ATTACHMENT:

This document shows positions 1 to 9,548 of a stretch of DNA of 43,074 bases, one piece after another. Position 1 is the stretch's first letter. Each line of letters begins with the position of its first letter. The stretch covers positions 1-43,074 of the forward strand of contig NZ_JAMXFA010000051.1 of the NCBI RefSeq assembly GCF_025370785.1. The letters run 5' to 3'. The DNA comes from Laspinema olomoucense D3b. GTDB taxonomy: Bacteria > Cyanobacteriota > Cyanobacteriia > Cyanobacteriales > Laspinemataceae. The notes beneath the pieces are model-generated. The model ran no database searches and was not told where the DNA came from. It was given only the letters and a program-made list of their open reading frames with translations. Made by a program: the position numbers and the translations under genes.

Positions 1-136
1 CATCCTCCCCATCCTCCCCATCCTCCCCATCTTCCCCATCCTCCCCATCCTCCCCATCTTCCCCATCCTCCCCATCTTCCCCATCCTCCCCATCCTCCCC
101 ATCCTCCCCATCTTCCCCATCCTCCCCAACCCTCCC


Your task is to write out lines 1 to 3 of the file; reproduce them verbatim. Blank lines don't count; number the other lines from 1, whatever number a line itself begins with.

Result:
This document shows positions 1 to 9,548 of a stretch of DNA of 43,074 bases, one piece after another. Position 1 is the stretch's first letter. Each line of letters begins with the position of its first letter. The stretch covers positions 1-43,074 of the forward strand of contig NZ_JAMXFA010000051.1 of the NCBI RefSeq assembly GCF_025370785.1. The letters run 5' to 3'. The DNA comes from Laspinema olomoucense D3b. GTDB taxonomy: Bacteria > Cyanobacteriota > Cyanobacteriia > Cyanobacteriales > Laspinemataceae. The notes beneath the pieces are model-generated. The model ran no database searches and was not told where the DNA came from. It was given only the letters and a program-made list of their open reading frames with translations. Made by a program: the position numbers and the translations under genes.

Positions 1-136
1 CATCCTCCCCATCCTCCCCATCCTCCCCATCTTCCCCATCCTCCCCATCCTCCCCATCTTCCCCATCCTCCCCATCTTCCCCATCCTCCCCATCCTCCCC